Farewellby Guy de Maupassant
Format of Original Source: Short Story
Recommended Adaptation Length:
Candidate for Adaptation? Not Reviewed
The two friends were getting near the end of their dinner. Through the cafe windows they could see the Boulevard, crowded with people. They could feel the gentle breezes which are wafted over Paris on warm summer evenings and make you feel like going out somewhere, you care not where, under the trees, and make you dream of moonlit rivers, of fireflies and of larks.
One of the two, Henri Simon, heaved a deep sigh and said:
“Ah! I am growing old. It’s sad. Formerly, on evenings like this, I felt full of life. Now, I only feel regrets. Life is short!”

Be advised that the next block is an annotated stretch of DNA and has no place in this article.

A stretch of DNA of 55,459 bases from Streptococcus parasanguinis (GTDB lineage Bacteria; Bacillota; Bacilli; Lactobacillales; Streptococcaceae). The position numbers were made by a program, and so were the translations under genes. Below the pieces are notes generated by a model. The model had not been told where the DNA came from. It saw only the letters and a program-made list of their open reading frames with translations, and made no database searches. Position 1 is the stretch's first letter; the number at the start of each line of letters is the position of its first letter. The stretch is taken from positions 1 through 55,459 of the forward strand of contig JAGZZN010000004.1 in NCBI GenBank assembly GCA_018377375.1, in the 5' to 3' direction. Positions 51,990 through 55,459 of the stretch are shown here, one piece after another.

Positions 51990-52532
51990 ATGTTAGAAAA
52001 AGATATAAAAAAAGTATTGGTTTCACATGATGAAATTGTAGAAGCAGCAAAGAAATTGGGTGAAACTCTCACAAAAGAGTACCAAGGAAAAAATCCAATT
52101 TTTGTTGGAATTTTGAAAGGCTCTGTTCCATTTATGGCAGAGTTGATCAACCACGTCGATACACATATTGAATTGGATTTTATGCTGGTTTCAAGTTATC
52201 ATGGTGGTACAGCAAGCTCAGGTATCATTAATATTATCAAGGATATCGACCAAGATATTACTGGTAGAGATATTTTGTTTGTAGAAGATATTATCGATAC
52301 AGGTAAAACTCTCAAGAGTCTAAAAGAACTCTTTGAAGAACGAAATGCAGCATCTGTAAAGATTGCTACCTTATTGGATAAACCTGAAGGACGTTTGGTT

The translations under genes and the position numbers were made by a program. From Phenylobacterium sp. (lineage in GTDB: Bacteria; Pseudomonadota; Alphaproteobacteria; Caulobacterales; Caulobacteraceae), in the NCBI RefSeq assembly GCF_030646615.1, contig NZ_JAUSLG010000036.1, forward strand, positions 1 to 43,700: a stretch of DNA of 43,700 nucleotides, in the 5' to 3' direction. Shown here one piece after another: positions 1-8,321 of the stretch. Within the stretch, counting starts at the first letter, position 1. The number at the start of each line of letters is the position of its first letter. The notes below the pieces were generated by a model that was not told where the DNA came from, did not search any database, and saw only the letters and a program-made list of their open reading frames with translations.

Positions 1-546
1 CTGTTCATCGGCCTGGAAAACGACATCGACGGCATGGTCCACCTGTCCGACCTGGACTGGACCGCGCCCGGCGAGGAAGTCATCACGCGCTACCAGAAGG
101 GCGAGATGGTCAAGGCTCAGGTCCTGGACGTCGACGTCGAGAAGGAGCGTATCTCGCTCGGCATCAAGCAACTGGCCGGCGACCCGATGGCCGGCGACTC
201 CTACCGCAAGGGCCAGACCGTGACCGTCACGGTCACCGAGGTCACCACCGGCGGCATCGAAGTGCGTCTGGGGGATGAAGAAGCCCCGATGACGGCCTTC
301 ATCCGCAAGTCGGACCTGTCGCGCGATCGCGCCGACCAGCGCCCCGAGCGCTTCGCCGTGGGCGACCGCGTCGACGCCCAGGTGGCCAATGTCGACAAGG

He was perhaps forty-five years old, very bald and already growing stout.
The other, Pierre Carnier, a trifle older, but thin and lively, answered:
“Well, my boy, I have grown old without noticing it in the least. I have always been merry, healthy, vigorous and all the rest. As one sees oneself in the mirror every day, one does not realize the work of age, for it is slow, regular, and it modifies the countenance so gently that the changes are unnoticeable. It is for this reason alone that we do not die of sorrow after two or three years of excitement. For we cannot understand the alterations which time produces. In order to appreciate them one would have to remain six months without seeing one’s own face –then, oh, what a shock!
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